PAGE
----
A “human challenge” study conducted in the United Kingdom has revealed some surprising findings regarding COVID, including evidence that many more people have innate immunity to COVID than is often assumed.

The study, published on Research Square, involved the participation of 36 young, healthy volunteers between the ages of 18 and 29, with no history of either prior COVID infection or vaccination against COVID. Each of them submitted to having SARS-CoV-2 “intranasally inoculated” (that is, dripped into their noses) and were then placed in quarantine, with constant monitoring including regular PCR and lateral flow testing.

After excluding two trial participants who tested positive for COVID after initial screening, the results were that 18 volunteers (53 percent) became infected. 16 did not.

The viral load in those who became infected rose steeply, peaking at around five days post-inoculation, between one and three days after symptoms developed. Viable virus was recoverable from the nose up to 10 days post-inoculation, however – meaning that the volunteers could still transmit the virus to others until that point.

Not one of the 34 people who completed the trial became seriously ill, nor were any adverse events recorded. 12 people developed transient issues with taste and smell.

The study’s results seemed to encourage use of the often-maligned lateral flow tests, with the authors noting that, “Lateral flow results were strongly associated with viable virus.” These tests picked up on viable virus on average 36 hours after a qPCR test did, but also tended to remain positive for up to three days after no more viable virus was present.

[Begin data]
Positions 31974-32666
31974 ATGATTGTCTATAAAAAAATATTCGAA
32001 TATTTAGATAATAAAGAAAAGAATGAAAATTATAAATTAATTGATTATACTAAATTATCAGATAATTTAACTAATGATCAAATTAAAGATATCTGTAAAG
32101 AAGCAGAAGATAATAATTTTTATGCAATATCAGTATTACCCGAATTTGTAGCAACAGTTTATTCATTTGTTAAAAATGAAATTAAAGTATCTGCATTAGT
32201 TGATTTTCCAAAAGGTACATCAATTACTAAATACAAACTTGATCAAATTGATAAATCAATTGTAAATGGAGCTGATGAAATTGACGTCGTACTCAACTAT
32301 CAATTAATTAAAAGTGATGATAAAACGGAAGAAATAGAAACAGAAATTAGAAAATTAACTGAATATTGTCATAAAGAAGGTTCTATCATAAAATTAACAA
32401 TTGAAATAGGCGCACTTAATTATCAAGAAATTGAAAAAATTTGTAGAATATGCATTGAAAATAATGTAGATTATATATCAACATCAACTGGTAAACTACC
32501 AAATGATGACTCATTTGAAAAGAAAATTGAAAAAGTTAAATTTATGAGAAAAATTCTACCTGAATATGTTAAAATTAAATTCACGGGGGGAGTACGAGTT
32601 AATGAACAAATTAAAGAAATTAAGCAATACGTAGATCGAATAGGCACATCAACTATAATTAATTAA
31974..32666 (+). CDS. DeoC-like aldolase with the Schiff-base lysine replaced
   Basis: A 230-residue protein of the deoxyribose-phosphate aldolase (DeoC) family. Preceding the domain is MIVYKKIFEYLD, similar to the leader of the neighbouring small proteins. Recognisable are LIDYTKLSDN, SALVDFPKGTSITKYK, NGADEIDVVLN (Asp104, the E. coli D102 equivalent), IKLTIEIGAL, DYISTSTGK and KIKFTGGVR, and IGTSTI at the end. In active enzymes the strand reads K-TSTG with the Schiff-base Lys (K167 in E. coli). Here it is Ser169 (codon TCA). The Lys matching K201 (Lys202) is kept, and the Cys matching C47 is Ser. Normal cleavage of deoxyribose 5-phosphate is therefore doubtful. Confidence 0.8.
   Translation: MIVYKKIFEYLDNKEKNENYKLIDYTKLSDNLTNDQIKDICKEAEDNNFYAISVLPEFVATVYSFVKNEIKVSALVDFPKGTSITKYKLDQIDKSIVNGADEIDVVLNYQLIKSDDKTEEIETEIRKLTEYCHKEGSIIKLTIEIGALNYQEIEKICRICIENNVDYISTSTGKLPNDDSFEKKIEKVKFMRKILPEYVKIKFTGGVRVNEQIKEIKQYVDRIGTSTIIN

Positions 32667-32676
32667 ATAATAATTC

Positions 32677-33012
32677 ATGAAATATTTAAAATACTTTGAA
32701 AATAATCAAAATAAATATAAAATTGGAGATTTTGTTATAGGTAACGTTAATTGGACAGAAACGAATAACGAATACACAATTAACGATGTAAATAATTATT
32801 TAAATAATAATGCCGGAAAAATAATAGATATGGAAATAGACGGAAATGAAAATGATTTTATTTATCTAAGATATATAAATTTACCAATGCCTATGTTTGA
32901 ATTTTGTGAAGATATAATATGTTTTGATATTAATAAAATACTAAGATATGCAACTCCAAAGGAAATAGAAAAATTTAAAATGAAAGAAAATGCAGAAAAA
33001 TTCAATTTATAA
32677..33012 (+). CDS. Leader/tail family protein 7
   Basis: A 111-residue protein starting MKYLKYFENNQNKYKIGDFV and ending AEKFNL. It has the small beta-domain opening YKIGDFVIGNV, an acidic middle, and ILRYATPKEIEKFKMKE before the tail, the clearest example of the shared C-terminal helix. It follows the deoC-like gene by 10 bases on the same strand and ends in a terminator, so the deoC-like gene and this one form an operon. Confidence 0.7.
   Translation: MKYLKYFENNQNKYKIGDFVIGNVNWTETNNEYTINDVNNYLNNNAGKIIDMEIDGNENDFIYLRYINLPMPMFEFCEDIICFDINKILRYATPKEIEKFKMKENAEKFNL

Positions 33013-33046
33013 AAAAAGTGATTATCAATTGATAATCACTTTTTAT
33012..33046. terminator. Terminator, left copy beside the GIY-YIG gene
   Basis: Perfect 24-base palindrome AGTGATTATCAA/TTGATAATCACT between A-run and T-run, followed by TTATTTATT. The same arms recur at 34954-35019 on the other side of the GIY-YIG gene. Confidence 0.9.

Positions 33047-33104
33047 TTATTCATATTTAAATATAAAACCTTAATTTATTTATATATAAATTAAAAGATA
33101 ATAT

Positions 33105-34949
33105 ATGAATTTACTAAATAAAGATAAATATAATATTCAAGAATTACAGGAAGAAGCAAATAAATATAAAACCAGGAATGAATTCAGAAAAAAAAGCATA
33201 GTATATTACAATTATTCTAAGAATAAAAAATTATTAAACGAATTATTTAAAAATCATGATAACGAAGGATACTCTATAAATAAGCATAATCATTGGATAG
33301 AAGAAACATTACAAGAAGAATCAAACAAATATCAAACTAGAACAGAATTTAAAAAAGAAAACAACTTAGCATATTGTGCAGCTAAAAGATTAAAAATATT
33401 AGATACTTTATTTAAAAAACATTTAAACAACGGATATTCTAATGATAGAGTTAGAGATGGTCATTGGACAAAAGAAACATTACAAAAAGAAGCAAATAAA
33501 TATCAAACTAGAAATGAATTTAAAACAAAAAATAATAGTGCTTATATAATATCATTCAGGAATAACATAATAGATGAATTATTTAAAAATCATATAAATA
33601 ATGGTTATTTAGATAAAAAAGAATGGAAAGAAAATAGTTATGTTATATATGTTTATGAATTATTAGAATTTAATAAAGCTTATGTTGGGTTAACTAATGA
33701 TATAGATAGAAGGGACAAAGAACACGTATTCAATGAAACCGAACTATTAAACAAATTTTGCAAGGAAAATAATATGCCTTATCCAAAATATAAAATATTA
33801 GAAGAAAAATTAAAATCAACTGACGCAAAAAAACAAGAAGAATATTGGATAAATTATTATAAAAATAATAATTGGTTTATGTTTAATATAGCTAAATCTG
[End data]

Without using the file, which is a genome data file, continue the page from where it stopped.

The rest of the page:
Another intriguing finding was that, “No quantitative correlation was noted between viral load and symptoms, with high viral loads even in asymptomatic infection … our data clearly show that SARS-CoV-2 viral shedding occurs at high levels irrespective of symptom severity, thus explaining the high transmissibility of this infection and emphasizing that symptom severity cannot be considered a surrogate for transmission risk in this disease.”

One of the contributors to the trial was Gilead Sciences Inc., which donated remdesivir to be used on trial participants. The first ten volunteers to have PCR-confirmed infection were given pre-emptive remdesivir, “with the aim of mitigating any unexpected risk of progression to more severe disease.”

“Following review … pre-emptive remdesivir was deemed unnecessary … Of the first 10 participants prospectively assigned to receive pre-emptive remdesivir on PCR-confirmed infection, 6 became infected,” the trial’s authors found.

They also noted that, “No apparent differences were seen in viral load … between remdesivir-treated and untreated infected individuals … With no significant differences between remdesivir-treated and untreated participants, infected individuals were therefore analyzed together.”